During this time, the opponents can all watch the match in real time, hopefully picking up some play strategies along the way. Like those aforementioned games, it really does bring back the feeling of old arcades where this sort of thing was the norm; with the near death of arcades here in the U.S., having this feature just brings back nostalgia. If there's a complaint to be had, it's that Team Battle is an online-only mode. Offline versus is a strictly one-on-one affair, and while it is easy to replicate Endless mode offline, having Team Battle available to local players would be perfect for those who want to throw their own fighting get-togethers.
The replay system is another big addition to Super Street Fighter IV. Every online fight is saved temporarily until you shut off your system, and up to 150 matches can be saved to your storage device. These replays can be played with an active connection so if you want to invite a friend to watch these fights online, you can do so. Just like BlazBlue, there's also an online repository of fight replays to watch. You can choose a random match to watch or choose between different criteria, such as matches featuring an original world warrior, fighters from the Alpha universe, or ones featuring boss characters. The currently available replays are great, and the fight selection will surely get better with time.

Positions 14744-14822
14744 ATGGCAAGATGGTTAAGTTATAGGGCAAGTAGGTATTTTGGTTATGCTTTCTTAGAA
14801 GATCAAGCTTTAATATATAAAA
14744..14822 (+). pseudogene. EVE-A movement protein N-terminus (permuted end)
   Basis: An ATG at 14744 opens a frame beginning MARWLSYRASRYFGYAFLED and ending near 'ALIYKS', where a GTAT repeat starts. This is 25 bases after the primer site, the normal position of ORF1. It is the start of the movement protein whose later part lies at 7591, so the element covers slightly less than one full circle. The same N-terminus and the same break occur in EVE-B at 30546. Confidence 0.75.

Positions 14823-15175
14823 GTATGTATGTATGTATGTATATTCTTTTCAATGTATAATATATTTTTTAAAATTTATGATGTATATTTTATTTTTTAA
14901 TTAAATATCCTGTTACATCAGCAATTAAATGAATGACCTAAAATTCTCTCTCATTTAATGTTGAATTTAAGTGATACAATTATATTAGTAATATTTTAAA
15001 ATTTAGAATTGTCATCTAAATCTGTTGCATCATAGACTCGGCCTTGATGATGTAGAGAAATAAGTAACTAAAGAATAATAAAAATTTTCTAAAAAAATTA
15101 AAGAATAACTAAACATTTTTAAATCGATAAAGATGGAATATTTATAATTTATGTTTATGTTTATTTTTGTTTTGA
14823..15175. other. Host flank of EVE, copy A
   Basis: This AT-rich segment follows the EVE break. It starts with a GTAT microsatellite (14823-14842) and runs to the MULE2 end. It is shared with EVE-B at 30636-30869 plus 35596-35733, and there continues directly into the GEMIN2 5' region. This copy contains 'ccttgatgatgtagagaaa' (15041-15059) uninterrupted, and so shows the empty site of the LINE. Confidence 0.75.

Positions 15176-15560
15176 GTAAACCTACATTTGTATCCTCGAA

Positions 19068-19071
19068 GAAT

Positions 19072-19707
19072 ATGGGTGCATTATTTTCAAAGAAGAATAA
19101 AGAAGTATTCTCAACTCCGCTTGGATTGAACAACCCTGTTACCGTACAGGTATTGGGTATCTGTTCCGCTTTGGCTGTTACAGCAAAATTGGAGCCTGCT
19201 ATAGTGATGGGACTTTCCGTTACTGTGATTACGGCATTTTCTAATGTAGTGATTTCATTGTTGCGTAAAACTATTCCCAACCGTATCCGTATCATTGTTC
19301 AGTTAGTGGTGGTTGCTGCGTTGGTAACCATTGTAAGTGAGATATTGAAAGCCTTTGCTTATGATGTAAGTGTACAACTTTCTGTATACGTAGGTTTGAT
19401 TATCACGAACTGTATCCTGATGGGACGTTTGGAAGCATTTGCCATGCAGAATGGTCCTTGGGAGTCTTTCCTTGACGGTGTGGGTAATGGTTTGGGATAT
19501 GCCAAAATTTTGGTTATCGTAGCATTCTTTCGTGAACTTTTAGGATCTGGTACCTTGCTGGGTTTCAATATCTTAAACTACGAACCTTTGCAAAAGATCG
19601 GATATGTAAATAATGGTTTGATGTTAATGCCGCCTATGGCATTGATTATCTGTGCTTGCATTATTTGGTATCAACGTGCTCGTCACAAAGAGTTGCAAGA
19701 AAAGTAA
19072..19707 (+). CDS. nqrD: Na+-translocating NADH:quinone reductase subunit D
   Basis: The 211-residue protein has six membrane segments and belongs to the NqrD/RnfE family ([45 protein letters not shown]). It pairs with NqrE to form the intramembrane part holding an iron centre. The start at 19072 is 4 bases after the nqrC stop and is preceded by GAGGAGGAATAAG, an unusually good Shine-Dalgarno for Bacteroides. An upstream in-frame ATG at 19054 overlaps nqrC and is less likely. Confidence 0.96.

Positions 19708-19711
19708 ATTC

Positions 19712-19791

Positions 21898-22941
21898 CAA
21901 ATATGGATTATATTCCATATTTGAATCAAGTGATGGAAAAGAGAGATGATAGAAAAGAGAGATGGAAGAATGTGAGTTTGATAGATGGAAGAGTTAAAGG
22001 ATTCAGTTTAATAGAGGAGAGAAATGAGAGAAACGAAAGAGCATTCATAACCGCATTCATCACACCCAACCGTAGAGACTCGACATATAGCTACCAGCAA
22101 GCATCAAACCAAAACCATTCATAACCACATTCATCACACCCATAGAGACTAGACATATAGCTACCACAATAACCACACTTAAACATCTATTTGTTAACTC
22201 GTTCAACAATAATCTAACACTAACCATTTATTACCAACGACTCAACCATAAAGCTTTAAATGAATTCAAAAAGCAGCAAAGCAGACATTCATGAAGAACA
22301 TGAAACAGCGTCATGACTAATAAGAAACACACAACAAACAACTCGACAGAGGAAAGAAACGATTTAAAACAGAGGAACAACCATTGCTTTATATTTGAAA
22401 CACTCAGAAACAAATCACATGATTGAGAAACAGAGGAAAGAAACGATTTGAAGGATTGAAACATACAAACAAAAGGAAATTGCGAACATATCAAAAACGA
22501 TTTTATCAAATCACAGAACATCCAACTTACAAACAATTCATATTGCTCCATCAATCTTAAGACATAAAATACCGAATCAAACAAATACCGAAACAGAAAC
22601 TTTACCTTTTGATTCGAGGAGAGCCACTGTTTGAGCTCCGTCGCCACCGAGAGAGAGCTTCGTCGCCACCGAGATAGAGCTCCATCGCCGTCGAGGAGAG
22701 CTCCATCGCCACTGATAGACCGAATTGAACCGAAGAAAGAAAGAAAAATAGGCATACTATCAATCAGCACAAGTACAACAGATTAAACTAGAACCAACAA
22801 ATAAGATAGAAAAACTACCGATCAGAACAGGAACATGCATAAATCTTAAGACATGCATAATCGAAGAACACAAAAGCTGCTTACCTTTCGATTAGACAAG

There are a few caveats to the system, though. For one, no offline fights can be saved. If you just had a great fight against your friend, you'd better hope you can do it again online or else you'll never be able to save it for others to see. Also, while the video categories are good, the search engine just isn't robust enough. If you wanted to find a specific Sagat vs. Abel fight, it won't exactly happen as you planned, making a YouTube search more powerful, albeit in lower definition, than what is offered here.
Finally, the ranking system is deeper than simply marking out wins and losses per player. Players are now judged using two different point systems: battle points and player points. Player points refer to your performance overall as a fighter, while battle points refer to your performance when playing as a specific character. This makes for a more interesting way to determine just how good you or your opponent really is. You may face off against an opponent with a fairly mediocre player point ranking, which means that he has plenty of losses to go along with those wins, but he could also have a battle point ranking with Ibuki that is through the roof, meaning that this is his best character and one with whom he rarely loses. Since it gives you a better sense of the kind of player your opponent is, it makes for a pretty good ranking system that you want to see employed in future fighting games.
The controls remain as accessible as ever, but the graphics have had some changes. The new characters look great in Super Street Fighter IV. The veteran fighters still maintain their classic looks while adopting the new art style, and they're more expressive as a result. In particular, Hakan shines profusely because of his fighting style and oil dousing, but with the way the light flows down, you get the impression that the oil is spreading as opposed to just sticking to the body. The color selection has expanded to include a filter that changes the heavy watercolor look of the fighters to that resembling the watercolor/pencil sketch combination seen in the introductory movies. It contrasts with the backgrounds but still looks rather good.